KEY WEST, Fla. - A devastating, water-borne disease has found its way to the last remaining area of Florida’s Coral Reef that, until now, had no reports of the Stony Coral Tissue Loss Disease.
The Dry Tortugas National Park reported Wednesday that the disease has been found on corals within this remote area, located almost 70 miles west of Key West.
"Until now, Dry Tortugas National Park was the only remaining section of Florida’s Coral Reef to not show signs of the disease," said Pedro Ramos, superintendent of Everglades and Dry Tortugas national parks., adding that the discovery was made on May 29.
The national park’s Coral Response team noticed white lesions on some of the coral, and began applying an antibiotic paste to the infected corals.
Antibiotic paste applied to coral near Dry Tortugas National Park (Courtesy: NPS)
They said it appears the disease is concentrated near the southeastern portion of Dry Tortugas, about 2.5 east from Fort Jefferson, located on Garden Key.
During a survey on May 6, they said there was no evidence of the coral disease, so experts said they believe they intervened early enough.
"While the situation is urgent," according to a statement, "everyone can still do their part to save this incredibly important ecosystem. Corals are resilient when given the chance to recover. Even taking small actions, such as changing to a reef-safe sunscreen or disposing of trash properly to reduce marine debris, can go a long way."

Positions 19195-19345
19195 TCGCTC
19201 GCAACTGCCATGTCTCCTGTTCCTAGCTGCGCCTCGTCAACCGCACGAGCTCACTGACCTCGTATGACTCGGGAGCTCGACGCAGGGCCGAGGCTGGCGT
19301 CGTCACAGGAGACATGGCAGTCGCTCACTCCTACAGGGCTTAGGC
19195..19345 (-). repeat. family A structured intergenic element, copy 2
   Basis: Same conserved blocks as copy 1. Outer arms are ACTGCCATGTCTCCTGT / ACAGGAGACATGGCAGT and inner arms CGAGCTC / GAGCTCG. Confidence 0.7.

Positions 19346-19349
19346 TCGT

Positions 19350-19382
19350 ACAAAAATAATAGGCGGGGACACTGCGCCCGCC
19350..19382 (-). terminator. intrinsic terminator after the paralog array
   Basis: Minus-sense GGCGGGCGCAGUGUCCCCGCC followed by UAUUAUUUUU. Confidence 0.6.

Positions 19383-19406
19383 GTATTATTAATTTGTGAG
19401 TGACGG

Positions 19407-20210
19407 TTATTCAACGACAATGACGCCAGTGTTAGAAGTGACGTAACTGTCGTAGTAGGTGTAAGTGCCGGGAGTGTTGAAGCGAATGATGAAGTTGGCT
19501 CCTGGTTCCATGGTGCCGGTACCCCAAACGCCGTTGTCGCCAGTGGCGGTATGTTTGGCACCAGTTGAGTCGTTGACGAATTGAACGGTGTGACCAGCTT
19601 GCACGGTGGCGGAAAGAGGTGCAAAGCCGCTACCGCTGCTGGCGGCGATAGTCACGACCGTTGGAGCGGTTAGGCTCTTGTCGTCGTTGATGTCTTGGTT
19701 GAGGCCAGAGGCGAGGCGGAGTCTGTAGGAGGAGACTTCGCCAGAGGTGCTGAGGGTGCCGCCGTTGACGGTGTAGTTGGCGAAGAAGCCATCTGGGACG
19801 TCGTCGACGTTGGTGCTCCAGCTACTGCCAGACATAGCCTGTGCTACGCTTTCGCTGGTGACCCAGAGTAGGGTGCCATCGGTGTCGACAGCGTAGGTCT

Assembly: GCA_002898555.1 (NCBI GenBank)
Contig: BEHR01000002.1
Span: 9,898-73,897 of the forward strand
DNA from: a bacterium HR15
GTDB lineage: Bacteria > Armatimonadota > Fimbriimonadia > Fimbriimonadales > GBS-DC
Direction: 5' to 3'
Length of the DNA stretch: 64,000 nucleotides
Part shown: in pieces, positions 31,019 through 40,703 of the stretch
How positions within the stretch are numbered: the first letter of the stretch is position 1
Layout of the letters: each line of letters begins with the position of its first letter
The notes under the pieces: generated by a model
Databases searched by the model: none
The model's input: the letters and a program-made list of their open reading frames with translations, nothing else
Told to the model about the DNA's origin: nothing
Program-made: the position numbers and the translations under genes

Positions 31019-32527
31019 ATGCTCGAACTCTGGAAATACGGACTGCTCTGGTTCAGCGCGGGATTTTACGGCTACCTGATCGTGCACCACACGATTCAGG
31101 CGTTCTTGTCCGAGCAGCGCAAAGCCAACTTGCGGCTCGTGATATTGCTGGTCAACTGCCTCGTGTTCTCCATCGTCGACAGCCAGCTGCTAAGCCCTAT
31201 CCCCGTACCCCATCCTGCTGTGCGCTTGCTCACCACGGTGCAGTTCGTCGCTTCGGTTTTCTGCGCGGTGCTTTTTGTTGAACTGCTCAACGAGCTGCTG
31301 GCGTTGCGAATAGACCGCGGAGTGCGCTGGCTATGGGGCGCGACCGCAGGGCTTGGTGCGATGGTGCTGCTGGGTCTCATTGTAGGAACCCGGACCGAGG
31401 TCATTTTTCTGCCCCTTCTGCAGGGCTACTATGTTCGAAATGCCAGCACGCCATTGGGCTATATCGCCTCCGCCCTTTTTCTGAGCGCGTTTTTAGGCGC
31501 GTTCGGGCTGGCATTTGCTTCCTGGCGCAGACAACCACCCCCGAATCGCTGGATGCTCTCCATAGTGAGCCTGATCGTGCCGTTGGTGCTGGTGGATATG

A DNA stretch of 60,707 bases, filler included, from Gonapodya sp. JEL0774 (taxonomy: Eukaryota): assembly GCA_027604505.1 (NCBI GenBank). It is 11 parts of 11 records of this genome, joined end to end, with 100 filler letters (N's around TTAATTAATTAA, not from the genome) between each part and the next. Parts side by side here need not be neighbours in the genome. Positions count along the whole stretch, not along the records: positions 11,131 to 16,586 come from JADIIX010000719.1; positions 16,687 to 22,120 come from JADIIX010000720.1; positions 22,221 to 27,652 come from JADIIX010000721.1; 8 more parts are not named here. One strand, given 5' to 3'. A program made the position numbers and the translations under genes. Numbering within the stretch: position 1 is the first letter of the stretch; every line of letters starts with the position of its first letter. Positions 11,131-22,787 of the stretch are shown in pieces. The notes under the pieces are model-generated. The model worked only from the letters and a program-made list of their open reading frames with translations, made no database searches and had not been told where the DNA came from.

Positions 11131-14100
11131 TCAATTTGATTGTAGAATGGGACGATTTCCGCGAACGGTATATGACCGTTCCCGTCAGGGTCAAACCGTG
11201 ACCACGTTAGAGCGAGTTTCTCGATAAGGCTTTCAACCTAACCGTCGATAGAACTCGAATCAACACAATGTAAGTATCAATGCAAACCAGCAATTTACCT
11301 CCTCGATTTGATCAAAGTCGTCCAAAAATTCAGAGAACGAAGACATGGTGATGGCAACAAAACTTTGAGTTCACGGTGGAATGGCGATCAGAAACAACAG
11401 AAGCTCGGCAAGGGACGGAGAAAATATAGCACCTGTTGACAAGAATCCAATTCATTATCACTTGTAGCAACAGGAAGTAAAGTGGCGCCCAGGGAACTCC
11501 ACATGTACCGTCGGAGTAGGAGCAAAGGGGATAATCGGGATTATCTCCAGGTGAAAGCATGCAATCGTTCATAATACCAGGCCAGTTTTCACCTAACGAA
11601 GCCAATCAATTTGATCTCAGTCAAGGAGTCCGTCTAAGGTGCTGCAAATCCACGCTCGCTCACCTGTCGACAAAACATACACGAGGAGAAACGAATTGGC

The Stony Coral Tissue Loss Disease was first reported in 2014 off the coast of Miami-Dade County. Ever since, the disease has spread to reefs in Florida and the Caribbean, according to the Florida Department of Environmental Protection.
The disease reveals itself as white patches on coral where it begins to consume the live coral tissue. The cause of the disease is still unknown, but officials said bacteria likely plays a role as antibiotic treatments have been effective over the years.
Besides the treatment, coral reef experts have been trying to find ways to save the ecosystem, including coral breeding and planting coral fragments. Reefs are crucial, especially in Florida. They protect our coasts and maintain the ecosystem underwater which has a ripple effect on the state's fishing and tourism industries.
Most recently, The Florida Aquarium announced – after three years – they successfully cross-bred grooved brain corals from two different locations. Those corals were previously rescued from the tissue loss disease.
Last month, environmental groups began planting more than 60,000 coral fragments in reefs near the Florida Keys. It’s all part of a three-year plan to restore seven coral reefs within the Florida Keys National Marine Sanctuary.